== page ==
When Will Surveillance Reform Stop Being Just ‘Cool’?

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When Will Surveillance Reform Stop Being Just ‘Cool’?

(Photo: Stephen Melkisethian/flickr/cc)

Last week, former National Security Agency Director Michael Hayden declared that he was “cool” with the recently enacted USA Freedom Act, which reined in government bulk collection of Americans’ phone records. His characterization of that program as “little” is no doubt accurate. Information from the archive of documents released by NSA whistleblower Edward Snowden has revealed many other programs that pose equal or greater risks to Americans’ privacy.

But Hayden is too quick to assume that the phone records program will be the only reform. The passage of the USA Freedom Act is the first curtailment of intelligence authorities since the 9/11 attacks and should mark the beginning — not the end — of reform.

It’s no surprise that Congress chose to tackle the phone record program first. It is relatively straightforward for people to understand, and its goal of amassing a vast database of information about Americans is patently difficult to square with our constitutional values. Two review boards found it to be of minimal counterterrorism value, and a federal appeals court declared it illegal. Even the intelligence community and the president were amenable to reform.

But Congress is well aware that this reform is insufficient. Many of the votes against the act in the House and Senate came from lawmakers who believe it didn’t go far enough.

Several NSA programs are carried out under 2008’s FISA Amendments Act, which permits the agency to collect information in the U.S. as long as it is targeting foreigners who are thought to be overseas. Despite their purported foreign focus, these programs undoubtedly pull in huge pools of Americans’ communications. International communications have grown exponentially in the last years as it has become easier and cheaper to talk and text with people abroad. In our increasingly interconnected world, the notion that surveillance targeted at foreigners overseas pulls in only a negligible amount of Americans’ private correspondence is simply outdated.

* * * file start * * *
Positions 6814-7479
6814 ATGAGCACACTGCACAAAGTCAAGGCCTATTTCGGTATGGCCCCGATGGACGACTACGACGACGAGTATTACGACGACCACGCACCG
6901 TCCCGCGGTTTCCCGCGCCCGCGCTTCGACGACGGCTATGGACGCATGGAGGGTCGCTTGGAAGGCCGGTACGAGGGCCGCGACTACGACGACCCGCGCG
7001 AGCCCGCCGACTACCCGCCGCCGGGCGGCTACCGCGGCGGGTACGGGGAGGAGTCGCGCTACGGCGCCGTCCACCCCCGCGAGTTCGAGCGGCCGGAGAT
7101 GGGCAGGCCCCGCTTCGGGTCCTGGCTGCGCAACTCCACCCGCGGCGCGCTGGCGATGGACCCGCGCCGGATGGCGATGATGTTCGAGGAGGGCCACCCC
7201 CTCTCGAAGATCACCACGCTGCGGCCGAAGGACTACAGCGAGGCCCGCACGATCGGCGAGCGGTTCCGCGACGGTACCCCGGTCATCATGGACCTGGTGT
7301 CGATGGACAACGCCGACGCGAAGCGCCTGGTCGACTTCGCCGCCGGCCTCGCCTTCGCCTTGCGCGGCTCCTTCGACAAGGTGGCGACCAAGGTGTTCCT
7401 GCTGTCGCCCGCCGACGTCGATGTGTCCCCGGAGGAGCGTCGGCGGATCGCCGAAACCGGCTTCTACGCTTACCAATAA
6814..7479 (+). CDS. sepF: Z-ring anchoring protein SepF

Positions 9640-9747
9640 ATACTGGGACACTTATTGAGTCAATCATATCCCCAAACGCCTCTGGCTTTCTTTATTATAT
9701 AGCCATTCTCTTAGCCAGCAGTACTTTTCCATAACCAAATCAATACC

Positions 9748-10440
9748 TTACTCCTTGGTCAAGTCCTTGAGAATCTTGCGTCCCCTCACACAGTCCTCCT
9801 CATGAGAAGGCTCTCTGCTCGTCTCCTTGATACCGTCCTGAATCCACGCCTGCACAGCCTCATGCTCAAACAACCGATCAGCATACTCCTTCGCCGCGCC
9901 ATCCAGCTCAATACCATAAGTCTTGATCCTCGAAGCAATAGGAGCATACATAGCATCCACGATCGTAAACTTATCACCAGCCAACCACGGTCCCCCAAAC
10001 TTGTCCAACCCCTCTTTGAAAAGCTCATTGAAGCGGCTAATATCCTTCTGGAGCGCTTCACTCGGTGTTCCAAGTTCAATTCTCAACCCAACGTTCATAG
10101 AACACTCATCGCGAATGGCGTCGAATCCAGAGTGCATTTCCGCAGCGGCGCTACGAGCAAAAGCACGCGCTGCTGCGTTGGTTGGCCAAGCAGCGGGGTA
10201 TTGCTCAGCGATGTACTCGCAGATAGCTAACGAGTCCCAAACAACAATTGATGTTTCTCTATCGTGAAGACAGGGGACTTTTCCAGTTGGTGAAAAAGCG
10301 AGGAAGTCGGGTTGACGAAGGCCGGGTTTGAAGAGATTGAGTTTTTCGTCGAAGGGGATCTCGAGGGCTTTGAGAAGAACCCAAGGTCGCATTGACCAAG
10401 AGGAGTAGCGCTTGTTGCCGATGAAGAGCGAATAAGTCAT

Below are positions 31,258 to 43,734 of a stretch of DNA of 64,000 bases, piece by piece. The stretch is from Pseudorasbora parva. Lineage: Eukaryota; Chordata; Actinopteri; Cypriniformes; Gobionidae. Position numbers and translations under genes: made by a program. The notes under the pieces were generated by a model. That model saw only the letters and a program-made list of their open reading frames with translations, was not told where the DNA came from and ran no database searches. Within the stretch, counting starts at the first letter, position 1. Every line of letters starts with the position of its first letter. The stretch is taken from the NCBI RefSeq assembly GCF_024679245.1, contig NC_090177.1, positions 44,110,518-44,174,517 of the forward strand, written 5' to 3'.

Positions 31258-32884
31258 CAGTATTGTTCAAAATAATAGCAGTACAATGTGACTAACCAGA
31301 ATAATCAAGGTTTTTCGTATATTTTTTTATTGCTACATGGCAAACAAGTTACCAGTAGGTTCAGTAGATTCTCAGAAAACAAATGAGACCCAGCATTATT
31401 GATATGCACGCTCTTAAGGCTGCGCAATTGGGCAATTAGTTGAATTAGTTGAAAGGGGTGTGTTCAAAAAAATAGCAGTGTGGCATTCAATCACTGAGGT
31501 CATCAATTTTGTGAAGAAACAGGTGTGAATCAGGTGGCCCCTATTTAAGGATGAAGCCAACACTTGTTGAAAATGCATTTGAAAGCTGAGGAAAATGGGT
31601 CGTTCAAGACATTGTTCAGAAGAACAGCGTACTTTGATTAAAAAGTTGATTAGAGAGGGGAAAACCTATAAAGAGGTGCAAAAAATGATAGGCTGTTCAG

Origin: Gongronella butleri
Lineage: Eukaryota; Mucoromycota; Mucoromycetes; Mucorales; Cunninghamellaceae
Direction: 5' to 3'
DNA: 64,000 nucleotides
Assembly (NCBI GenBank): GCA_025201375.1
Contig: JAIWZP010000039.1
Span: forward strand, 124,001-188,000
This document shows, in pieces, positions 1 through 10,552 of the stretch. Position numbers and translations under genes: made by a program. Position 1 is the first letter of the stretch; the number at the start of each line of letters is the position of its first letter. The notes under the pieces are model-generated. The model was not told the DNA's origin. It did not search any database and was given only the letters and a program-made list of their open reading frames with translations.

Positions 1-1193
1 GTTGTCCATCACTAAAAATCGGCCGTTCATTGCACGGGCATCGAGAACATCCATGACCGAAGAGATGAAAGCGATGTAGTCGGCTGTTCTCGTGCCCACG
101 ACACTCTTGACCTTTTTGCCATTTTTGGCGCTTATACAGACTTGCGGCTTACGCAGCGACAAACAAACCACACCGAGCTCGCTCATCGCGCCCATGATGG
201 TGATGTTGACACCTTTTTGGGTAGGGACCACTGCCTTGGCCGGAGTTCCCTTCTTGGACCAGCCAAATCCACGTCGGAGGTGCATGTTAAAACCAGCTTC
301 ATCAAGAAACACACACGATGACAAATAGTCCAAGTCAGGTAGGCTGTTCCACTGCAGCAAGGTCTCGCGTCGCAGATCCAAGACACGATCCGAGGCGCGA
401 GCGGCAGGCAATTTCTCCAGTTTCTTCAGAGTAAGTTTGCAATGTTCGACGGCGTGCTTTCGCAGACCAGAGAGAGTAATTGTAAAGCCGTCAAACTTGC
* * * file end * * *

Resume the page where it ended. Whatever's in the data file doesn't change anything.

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Nor is the NSA limited to targeting terrorism suspects. It is permitted to collect “foreign intelligence information,” a capacious category that includes the open-ended class of material relevant to foreign affairs. This allows the NSA to scan all our international communications and keep those that it thinks are interesting. E-mails sent by a Human Rights Watch lawyer to a researcher in Nigeria would be scanned, even if neither is suspected of involvement in wrongdoing. If they mention something about the political situation there of interest to the NSA, they could be retained. A text message from an American journalist to a colleague in Turkey asking a question about the Islamic State in Iraq and the Levant could be picked up as well.

We don’t know how many NSA databases of Americans’ information exist or how large they are. We do know that the Federal Bureau of Investigation dips into these archives of emails, texts, videos and chat messages with few constraints. In other words, information collected without any type of warrant or judicial review for intelligence purposes can be obtained by a U.S. law enforcement agency and used in a domestic criminal proceeding.

The House of Representatives recently passed an amendment to the defense appropriations bill (the National Defense Authorization Act) that would end these backdoor searches by defunding them. While this initiative might not pass, lawmakers will have another chance to stop the program when the extraordinary and controversial grant of powers in the FISA Amendments Act expires in 2017.

Even that would just be skimming the surface. The vast majority of U.S. surveillance doesn’t take place under any law passed by Congress. When our intelligence agencies collect information overseas — for example, by tapping into fiber optic cables to scoop up all information that flows through them — they operate under an order issued by President Ronald Reagan in 1981, Executive Order 12333, which gives the NSA even greater latitude to collect information with even fewer privacy safeguards than any legislation.

Just because information is collected from a cable overseas doesn’t mean that it concerns only foreigners. Purely domestic emails may be routed through another country and picked up. Copies of documents are stored by cloud providers overseas, sometimes in multiple locations. Domestic websites often have ads, pop-ups and other such links that are hosted on foreign servers, effectively sending search queries into the international ether. Americans’ privacy is just as affected by overseas collection as it is by what happens on U.S. soil.

Of course, the NSA must retain the capacity to collect information necessary for the national defense and security. The question that needs urgent attention is whether it needs quite as much as it is currently hoarding or whether a more targeted approach would keep us both safe and free from the fear that our every move is being watched.

Faiza Patel

Faiza Patel serves as Co-Director of the Liberty and National Security Program at the Brennan Center for Justice at NYU School of Law. She is also a member of the UN Human Rights Council’s Working Group on the Use of Mercenaries. Follow her on Twitter: @FaizaPatelBCJ

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